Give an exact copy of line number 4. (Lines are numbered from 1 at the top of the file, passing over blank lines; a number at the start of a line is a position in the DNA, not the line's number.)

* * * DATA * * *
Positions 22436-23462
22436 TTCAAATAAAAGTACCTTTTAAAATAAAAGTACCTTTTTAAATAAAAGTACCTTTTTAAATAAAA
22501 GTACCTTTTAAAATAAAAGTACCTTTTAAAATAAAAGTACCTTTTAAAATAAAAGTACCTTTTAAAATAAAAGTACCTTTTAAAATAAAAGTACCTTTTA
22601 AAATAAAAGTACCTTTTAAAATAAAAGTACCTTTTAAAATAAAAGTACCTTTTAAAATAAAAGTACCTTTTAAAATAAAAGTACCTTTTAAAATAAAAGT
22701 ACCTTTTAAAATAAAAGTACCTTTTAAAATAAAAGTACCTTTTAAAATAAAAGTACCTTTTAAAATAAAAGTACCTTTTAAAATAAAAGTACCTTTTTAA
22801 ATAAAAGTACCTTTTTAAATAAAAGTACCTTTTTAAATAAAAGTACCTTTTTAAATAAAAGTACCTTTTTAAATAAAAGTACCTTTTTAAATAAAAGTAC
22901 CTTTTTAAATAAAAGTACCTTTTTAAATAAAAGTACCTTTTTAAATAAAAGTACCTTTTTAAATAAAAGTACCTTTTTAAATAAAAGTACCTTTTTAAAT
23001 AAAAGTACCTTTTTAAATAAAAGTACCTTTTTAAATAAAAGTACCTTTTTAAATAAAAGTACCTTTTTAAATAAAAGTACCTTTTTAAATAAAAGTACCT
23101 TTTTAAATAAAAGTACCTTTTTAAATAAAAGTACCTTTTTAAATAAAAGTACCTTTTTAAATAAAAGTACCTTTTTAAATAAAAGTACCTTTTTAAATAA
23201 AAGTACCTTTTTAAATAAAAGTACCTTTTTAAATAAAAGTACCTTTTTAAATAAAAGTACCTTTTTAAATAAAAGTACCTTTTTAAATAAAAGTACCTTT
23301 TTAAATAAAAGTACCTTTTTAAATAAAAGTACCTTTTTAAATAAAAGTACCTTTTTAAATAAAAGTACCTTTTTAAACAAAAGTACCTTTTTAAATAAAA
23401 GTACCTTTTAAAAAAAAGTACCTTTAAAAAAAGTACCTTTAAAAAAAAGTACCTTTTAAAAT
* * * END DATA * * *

22601 AAATAAAAGTACCTTTTAAAATAAAAGTACCTTTTAAAATAAAAGTACCTTTTAAAATAAAAGTACCTTTTAAAATAAAAGTACCTTTTAAAATAAAAGT